FAQ

Pollen is a plant’s male DNA that is transported to the female part of the flower to enable the plant to reproduce. This is obviously useful, but a lot of people get allergic reactions from the small plant parts. The immune system mistakenly identifies harmless pollen as a dangerous intruder and begins to produce chemicals to fight against the pollen.

Pollen allergy typically causes one or more of these symptoms:  Runny nose, sneezing, itching in eyes/mouth, stuffy nose (nasal congestion) or swelling around the eyes. Pollen allergies can be diagnosed by doctors and there are several good medications available. 

The pollen season varies from pollen type to pollen type, and hits at different times in different locations.  It’s estimated that one in four in the UK has pollen allergies, in Norway the number is around 20% of the population. Among people with asthma, it is very common to also have pollen allergies.

In general, we react to plants that are wind-pollinated, not those that are pollinated by insects. The pollen most people react to comes from trees, grasses and weeds. Some plant types have stronger allergens than others, like birch, oak and ragweed. 

Some common pollen types people are allergic to are listed below (the list is not exhaustive, there are many more species):

  • Grass (gramineae or poaceae)
  • Ragweed (ambrosia)
  • Mugwort (artemisia)
  • Birch (betula)
  • Alder (alnus glutinosa)
  • Hazel (alnus serrulata)
  • Willow (salix)
  • Olive (olea)
  • Cypress (Cupressus)
  • Oak (quercus)

Pollen is released during spring, summer and even autumn in temperate climate areas. For tropical climates, the pollen season is longer, but typically peaks in spring/summer (early monsoon).

Onset and duration of the season will typically vary from year to year, based on weather and growth conditions.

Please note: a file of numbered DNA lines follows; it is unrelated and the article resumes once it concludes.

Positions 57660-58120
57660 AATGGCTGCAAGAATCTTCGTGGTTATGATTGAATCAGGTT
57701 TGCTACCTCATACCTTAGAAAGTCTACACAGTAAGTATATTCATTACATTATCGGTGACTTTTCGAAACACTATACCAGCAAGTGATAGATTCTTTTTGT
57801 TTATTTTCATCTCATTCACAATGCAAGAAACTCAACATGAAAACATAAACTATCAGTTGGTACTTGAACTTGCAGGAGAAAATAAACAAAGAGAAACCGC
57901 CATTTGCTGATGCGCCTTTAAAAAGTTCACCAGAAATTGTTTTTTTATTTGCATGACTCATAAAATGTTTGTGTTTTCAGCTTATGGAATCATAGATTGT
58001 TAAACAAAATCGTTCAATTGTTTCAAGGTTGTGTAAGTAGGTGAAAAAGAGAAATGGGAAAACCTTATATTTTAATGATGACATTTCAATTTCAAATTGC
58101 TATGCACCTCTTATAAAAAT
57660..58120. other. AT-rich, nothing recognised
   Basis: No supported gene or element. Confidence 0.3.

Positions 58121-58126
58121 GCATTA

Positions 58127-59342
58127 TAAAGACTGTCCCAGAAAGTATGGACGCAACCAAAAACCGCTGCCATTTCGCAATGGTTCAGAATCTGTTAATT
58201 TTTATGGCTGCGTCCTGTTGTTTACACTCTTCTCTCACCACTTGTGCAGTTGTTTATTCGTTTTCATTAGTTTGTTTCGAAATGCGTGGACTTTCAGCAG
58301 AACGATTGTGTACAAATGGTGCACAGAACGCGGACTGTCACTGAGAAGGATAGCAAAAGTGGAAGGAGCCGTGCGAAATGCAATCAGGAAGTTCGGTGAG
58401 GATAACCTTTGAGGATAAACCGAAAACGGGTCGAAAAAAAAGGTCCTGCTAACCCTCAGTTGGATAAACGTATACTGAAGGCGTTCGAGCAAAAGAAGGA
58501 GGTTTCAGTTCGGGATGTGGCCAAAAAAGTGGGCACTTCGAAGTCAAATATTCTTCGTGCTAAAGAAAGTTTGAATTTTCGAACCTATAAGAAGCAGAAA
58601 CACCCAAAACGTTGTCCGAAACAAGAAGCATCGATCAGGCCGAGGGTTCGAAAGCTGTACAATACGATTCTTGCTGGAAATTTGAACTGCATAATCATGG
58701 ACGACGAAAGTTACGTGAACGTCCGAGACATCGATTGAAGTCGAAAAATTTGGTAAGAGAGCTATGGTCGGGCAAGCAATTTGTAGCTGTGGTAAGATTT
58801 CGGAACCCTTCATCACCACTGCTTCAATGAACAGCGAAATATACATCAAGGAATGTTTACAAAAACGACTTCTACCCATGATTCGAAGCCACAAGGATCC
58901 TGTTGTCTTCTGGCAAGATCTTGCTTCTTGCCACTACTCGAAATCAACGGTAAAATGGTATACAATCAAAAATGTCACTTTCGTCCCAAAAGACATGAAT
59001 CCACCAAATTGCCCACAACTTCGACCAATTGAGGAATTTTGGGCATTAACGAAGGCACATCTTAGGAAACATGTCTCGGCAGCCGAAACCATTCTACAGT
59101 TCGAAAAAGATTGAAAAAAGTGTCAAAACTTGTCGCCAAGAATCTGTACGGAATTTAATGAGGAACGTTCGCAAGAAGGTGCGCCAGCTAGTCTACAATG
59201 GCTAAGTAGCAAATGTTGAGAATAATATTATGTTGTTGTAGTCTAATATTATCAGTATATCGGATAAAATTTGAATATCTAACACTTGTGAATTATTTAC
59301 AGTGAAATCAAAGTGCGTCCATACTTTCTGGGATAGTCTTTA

As mentioned above, the pollen that we react to is normally spread by the wind. Pollen from trees can spread for miles with the wind, while pollen from grasses travels shorter distances. Rain will often stop the pollen from flying around and reduce pollen levels.  Thunderstorms, on the other hand, may under special conditions cause asthma attacks, known as “thunderstorm asthma”.

The Airmine Pollen app gives you pollen risk levels, meaning the chance of exposure to various pollen types. To calculate the risk levels, we use vegetation mapping by satellite images and image recognition, as well as weather, measurements and topology. 

The risk levels we use:

grey - none
None

No pollen risk – typically when a species is not in pollen season

green - low
Low

Low pollen risk. There may be some pollen in the area.

yellow - moderate
Medium

Risk for medium levels of pollen.

orange - high
High

Risk for high levels of pollen.

red - very high
Very high

Peak season, very high pollen risk.

Pollen levels will vary locally, depending on vegetation, local weather and when the plants release their pollen. It is also important to understand that our models give a prognosis for  risk levels ahead of time, a bit like the weather forecast. We do our best to give you precise information, but there will always be uncertainties in our risk forecasts.

For more details, please see About our pollen forecasts – Airmine.

  • Get diagnosed by your doctor and get advice and prescriptions for allergy medicines
  • Consider staying indoors when pollen levels are high
  • Open windows when pollen levels are lowest
  • Don’t let your clothes dry outside – they’ll catch pollen
  • Wash your hands and face when you come in from outside
  • Clean your house regularly 
  • Close windows when forecast predicts high pollen levels
  • Plant allergy-friendly plants in your garden
  • Have someone else mow the lawn…

Further reading:
Asthma and Allergy Foundation of America
Astma- og allergiforbundet



We aim to make our products as user-friendly as possible, also for users with visual impairments or other impairments. 

The maps are consistently very difficult to make usable for visually impaired users.

If you have trouble using our app or our web maps or tables, please do not hesitate to contact us at support@airmine.ai.

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